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Are Coloradans jumping at chance to get new COVID-19 vaccine? Data suggests, yes

Booster geared toward omicron variant may be 20 times more protective than original doses
During the first nine days of its release, Coloradans have received about the same number of the omicron vaccine as they did Pfizer booster shots released about this time last year, according to the Colorado Department of Public Health and Environment. (Pfizer via AP)

The third wave of COVID-19 booster shots is proving to be popular among Coloradans.

The state administered 62,942 doses of the omicron vaccine during the first nine days since it became available Sept. 6. That is similar to the number of Pfizer booster shots that became available around this time last year.

During the first nine days of the Pfizer booster, from Sept. 24 through Oct. 2, the state administered 62,905 shots, according to the Colorado Department of Public Health and Environment.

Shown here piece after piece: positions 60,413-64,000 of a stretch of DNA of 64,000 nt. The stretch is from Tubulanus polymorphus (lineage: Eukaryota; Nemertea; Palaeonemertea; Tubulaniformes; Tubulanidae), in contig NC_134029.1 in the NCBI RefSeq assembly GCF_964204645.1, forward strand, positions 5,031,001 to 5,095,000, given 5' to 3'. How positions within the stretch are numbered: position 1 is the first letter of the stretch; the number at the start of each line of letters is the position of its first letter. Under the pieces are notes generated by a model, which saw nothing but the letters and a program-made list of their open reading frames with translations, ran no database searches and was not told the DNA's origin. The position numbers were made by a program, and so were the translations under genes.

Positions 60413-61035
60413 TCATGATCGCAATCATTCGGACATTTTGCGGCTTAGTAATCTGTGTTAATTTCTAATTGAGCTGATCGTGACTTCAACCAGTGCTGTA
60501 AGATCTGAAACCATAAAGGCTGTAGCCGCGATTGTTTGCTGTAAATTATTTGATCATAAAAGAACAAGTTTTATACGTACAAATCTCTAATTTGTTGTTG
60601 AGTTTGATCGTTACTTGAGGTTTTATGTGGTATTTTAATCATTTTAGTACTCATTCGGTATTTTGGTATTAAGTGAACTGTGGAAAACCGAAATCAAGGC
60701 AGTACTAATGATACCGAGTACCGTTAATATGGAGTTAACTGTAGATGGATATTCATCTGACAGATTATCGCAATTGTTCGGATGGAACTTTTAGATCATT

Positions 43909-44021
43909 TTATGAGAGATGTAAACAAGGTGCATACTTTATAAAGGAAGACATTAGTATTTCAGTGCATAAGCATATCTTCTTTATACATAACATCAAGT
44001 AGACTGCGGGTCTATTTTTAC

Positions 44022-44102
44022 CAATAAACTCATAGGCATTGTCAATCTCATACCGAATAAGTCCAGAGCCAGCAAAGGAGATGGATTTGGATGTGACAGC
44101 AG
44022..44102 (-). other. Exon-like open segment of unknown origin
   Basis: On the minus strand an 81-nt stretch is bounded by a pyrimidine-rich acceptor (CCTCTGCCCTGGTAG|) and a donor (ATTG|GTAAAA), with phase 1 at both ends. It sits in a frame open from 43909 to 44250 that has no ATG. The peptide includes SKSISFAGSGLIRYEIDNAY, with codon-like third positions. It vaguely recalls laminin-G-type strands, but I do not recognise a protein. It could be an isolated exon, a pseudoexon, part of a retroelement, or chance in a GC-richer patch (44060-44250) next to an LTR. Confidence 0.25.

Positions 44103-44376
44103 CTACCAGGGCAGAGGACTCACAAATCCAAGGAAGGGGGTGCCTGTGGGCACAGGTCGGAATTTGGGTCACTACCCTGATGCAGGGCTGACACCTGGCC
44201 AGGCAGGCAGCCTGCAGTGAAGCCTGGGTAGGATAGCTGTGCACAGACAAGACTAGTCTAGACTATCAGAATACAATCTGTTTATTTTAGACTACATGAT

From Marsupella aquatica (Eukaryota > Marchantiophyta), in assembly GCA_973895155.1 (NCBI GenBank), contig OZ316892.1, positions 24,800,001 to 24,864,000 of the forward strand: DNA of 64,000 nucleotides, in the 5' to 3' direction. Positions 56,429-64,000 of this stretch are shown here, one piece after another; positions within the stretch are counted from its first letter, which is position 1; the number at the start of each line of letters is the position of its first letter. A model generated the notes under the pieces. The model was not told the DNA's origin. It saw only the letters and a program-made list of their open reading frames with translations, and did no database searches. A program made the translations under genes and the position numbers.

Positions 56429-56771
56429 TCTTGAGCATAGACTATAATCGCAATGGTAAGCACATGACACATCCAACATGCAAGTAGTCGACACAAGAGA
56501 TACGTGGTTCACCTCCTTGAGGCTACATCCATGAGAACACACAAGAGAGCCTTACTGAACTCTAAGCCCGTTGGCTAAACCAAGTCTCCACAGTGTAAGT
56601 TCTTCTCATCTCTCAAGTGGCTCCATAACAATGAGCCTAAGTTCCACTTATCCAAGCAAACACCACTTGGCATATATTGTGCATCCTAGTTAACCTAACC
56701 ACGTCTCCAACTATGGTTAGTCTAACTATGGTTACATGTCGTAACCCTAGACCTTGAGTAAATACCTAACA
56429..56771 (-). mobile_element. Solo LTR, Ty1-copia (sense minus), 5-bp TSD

“We hope that Coloradans are planning to get this vaccine as soon as possible,” said CDPHE spokeswoman Kristen Stewart. “Just like the virus evolved, so has the vaccine. Getting the updated vaccine gives targeted protection from the COVID-19 variants circulating right now.”

San Juan Basin Public Health said it did not yet have data to compare the number of residents in La Plata and Archuleta counties who have received the omicron vaccine this month versus the Pfizer vaccine in 2021.

Since the Food and Drug Administration-approved Pfizer vaccine became available earlier this month, 1,567 children ages 12-17 have received their boosters in Colorado, according to the CDPHE.

“Vaccines are the strongest layer of protection we can offer children against COVID-19,” Stewart said. “While fewer children get severely ill with COVID-19 than adults, they can still get sick with the virus and spread it to other people. Some get sick enough to go to the hospital. Getting a COVID-19 vaccine can help your child stay healthy and protect your family and community.”

Initial studies suggest the new vaccines may be about 20 times more protective against omicron than the original doses, and about five times more protective than the first attempt to create omicron-specific vaccines.


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